Also have a bit of OA in knee.

    You are right though the minute I knew the OA was back - I could swear it hurt more!!

    Speedalong
  • woodbine
    woodbine Member Posts: 140
    edited 30. Nov -1, 00:00
    Hi,

    I'm only 41, and OA was diagnosed in my spine when I was about 26, so it's not just something that happens when you get older! I think that the internet possibly makes people more aware of what their symptoms might mean - though obviously you're correct, it's something that very many people develop as they age - hence the fact that it's sometimes described as 'wear and tear'.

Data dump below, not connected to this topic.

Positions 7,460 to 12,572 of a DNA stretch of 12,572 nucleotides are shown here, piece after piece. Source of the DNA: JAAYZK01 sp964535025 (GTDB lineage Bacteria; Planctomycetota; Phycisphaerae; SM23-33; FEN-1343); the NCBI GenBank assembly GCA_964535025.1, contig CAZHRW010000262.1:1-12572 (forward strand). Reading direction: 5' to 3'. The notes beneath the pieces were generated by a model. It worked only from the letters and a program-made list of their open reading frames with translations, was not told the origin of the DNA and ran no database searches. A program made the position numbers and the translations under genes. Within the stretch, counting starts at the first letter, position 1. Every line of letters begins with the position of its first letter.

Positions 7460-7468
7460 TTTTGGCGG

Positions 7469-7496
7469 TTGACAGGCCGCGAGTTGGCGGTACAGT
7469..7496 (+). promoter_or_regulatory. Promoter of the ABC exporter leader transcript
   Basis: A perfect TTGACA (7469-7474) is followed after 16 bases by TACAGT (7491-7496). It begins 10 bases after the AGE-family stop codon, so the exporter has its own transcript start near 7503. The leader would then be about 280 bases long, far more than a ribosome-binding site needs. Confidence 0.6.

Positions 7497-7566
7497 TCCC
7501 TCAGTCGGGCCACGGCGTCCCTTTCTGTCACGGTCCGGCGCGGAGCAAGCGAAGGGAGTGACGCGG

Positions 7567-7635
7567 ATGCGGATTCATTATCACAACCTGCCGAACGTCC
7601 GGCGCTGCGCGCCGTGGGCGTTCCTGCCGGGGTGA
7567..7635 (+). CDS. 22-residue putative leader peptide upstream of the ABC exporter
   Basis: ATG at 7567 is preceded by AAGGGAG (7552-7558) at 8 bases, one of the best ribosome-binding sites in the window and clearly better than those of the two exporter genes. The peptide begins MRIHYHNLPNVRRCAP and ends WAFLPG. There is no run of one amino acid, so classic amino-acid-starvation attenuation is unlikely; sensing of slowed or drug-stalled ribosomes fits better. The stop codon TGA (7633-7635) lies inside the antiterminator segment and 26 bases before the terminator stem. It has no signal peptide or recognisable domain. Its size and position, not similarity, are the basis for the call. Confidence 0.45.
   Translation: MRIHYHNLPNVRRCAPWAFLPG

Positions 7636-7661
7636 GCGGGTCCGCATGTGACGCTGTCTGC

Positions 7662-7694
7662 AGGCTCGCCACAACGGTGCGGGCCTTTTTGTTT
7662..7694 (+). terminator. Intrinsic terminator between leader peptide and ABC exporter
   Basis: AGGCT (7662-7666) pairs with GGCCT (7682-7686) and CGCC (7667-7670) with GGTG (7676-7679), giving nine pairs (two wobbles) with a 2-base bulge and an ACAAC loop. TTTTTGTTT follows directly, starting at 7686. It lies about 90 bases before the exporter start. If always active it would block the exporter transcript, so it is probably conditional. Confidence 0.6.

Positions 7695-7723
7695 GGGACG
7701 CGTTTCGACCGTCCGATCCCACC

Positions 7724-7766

My OA is a hereditary type, which is probably why it started earlier.

    My first symptom was a tendency to be in great pain when I woke, with the feling that my lower spine had sort of locked up in the night. When it developed in my knees, it was more a case of realising that my knees often got stiff and sore with relatively little walking. I also have it in my fingers - again, the main effect is stifness, sometimes swelling, in the morning. My GP says that the fact that the pain varies over time from almost absent to excruciating, with no obvious reason, is an indication of OA too.

    Hope that's helpful & that you're not suffering too much.

    Naomi
  • breane
    breane Member Posts: 392
    edited 30. Nov -1, 00:00